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The wonderful murals in Barranco. The National Museum of Archeology and the Larco Museum. On our final day we just enjoyed visiting a market and then taking a very crowded mini train into the historic center. After three days of walking we a good massage helped loosen our sore muscles.( 40 soles for 1hour, about $15)

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In Paracas, six hours south of Lima by bus, we went out in a small speedboat to see the animal life on the Ballestas Islands (really just big rocks). They look white from a distance as they are covered by thousands of birds which produce large quantities of guano. But a few penguins and see lions don’t seem to mind the mess or the smell!

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Moving on the next day to Huacachina: Lots of towns here in Peru have the word Hua in them. It means place, and it makes things rather confusing as there are so many Huas. Here all the young’uns went sand-boarding on the huge dunes. They put arborite on the bottom and then wax it. If you have money a dune buggy will take you for a speedy ride up, but many people just climb up in their big boots and their board on their back. I can only imagine how difficult it must be as we trudged up this soft, fine sand in bare feet, and it was exhausting and hot too. On the ridge we watched the boarders and waited for the sunset as the wind came up and sand insinuated itself everywhere: eyes, hair, ears, clothes. I worried most about my camera.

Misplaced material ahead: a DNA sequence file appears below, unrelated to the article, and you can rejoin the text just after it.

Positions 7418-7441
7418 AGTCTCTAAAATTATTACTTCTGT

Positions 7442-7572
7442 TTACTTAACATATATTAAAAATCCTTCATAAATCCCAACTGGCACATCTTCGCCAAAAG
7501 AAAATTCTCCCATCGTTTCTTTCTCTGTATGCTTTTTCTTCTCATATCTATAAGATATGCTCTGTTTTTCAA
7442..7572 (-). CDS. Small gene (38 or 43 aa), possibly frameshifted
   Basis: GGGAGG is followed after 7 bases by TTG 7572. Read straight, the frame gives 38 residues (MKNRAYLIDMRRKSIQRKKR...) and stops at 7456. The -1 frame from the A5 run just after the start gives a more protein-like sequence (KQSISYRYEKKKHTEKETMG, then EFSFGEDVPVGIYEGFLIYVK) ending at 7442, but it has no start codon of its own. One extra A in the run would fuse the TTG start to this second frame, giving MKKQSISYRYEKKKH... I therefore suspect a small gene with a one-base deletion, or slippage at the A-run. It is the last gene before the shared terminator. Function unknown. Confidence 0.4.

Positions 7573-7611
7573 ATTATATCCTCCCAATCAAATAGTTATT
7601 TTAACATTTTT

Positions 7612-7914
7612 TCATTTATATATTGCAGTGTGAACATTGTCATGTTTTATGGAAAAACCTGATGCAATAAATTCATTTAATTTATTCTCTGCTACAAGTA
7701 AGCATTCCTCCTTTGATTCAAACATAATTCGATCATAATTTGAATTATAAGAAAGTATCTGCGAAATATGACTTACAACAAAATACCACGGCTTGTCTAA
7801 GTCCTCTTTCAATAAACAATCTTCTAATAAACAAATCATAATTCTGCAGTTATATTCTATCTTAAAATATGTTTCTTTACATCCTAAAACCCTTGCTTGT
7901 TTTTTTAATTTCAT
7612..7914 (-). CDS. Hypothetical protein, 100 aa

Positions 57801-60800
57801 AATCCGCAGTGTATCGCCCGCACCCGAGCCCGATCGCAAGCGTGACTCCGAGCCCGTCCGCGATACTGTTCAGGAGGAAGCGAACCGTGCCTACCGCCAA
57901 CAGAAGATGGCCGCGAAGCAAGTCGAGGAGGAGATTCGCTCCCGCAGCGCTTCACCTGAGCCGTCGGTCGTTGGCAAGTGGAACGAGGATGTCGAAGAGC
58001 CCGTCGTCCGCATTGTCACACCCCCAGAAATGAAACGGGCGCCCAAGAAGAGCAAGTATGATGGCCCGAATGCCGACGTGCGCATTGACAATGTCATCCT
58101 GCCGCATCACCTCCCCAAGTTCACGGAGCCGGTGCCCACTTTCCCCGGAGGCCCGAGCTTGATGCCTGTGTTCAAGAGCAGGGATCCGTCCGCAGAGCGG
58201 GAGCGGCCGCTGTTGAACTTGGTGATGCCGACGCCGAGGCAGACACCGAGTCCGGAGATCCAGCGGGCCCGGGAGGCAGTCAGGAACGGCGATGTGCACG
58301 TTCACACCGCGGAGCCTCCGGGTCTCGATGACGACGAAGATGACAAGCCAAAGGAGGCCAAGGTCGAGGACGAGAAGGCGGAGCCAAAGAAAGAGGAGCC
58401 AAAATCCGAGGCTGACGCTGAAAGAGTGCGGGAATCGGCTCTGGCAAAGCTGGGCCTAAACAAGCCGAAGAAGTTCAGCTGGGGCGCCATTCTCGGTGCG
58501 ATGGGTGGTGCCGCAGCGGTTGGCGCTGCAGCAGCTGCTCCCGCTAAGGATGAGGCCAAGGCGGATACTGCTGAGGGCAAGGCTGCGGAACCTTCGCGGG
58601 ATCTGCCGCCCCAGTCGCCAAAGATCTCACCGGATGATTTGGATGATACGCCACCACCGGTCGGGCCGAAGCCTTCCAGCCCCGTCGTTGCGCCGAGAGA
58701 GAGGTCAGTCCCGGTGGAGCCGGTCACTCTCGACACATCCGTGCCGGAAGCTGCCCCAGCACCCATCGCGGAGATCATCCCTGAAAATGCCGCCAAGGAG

Huacachina is really a little suburb for tourists surrounding a tiny natural lake outside of the rather prosperous town of Ica, the home of the famous Tejas candy. Tejas are mainly manjar blanco with nuts or dried fruit and covered with a plain sugar coating or chocolate for a fancier version. Very rich but no gluten!

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They make Pisco and a rather sweet wine in this area. Also, there is a busy mining industry I am told.

Continuing south along the coast is Nazca named after the Nazca people who lived here from about 200 BC to 700 A.D. Over this 1000 year period, they created the Nasca lines which are considered one of the world’s marvels. Straight lines and figures go for kilometres on the flat, rocky desert. They had to have great mathematical knowledge to make them as you can’t really see the full figure from the ground. We did a 30 minute flight in a small Cesna over the lines which are truly amazing. There are many theories how and why they were made which include conjunctures of extra-terrestrials.